The U.S. Supreme Court chamber sometimes seems like dreamland, a place beyond time where noises are muffled and the light is gentle, where judges are noble and kind and advocates courteous and forthright.
Yet even in dreamland the cares of day appear, often in disguised or distorted form, and words that mean one thing can also, on waking, mean something else.
On the Monday before the presidential election, dreamland calmly heard a case implicating an issue that may loom large after the vote: when can the president install his or her choice as an important “acting” federal official while waiting for Senate confirmation—confirmation that may never come?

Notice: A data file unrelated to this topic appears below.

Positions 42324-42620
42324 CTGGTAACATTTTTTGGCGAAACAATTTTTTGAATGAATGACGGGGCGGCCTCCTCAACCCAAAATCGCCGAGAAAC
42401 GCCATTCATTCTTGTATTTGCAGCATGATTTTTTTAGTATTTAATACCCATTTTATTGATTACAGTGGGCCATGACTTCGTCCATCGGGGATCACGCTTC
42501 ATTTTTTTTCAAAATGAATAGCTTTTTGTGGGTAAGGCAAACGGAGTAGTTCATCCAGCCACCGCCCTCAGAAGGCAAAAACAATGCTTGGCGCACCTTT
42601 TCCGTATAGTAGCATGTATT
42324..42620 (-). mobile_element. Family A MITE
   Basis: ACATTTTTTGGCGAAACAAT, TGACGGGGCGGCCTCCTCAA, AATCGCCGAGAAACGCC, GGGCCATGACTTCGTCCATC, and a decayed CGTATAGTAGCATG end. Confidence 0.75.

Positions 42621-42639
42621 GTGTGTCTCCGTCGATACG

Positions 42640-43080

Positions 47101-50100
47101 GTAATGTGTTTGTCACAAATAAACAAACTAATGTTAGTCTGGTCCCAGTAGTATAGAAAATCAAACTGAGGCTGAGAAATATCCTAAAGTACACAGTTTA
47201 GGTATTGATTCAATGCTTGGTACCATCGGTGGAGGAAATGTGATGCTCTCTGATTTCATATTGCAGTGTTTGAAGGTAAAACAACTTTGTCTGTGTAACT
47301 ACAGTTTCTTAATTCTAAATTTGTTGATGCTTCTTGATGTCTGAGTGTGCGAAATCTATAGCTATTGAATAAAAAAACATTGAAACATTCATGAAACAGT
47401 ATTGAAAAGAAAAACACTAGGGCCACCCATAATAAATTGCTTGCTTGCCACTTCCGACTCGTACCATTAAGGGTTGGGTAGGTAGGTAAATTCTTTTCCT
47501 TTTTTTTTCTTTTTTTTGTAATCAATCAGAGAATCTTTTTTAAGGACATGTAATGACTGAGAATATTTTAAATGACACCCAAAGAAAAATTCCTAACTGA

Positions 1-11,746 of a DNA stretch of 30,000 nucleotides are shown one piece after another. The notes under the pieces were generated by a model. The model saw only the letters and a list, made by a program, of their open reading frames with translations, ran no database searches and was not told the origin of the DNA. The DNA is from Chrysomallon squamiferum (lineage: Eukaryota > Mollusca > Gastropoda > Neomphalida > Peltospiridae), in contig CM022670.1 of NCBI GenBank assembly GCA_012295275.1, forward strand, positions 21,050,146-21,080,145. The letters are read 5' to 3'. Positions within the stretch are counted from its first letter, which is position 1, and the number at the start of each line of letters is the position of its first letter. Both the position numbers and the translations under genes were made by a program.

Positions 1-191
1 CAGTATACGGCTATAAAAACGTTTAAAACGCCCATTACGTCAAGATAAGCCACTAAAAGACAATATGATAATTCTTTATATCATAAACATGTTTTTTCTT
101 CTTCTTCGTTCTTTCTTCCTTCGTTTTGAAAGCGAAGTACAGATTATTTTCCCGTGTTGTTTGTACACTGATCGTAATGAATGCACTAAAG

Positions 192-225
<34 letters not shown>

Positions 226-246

Readers may see the question through a constitutional lens, after years of din about “executive overreach.” The justices—all eight of them lined up in chairs rearranged to look as if there is no gap where Justice Antonin Scalia once sat—must also at least dimly see it through a present lens. If the election results go one particular way, they are hearing from the world outside, they may go four or even eight years without a justice for that vacant seat. Indeed, even if death or resignation visit One First St. N.E. again, one prominent voice on the right recently said, the Senate could “literally let the Supreme Court die out.” Such a partisan blockade could easily extend to cabinet choices of a disfavored new president, until the government itself—or at least that part of it that makes policy—grinds to a halt.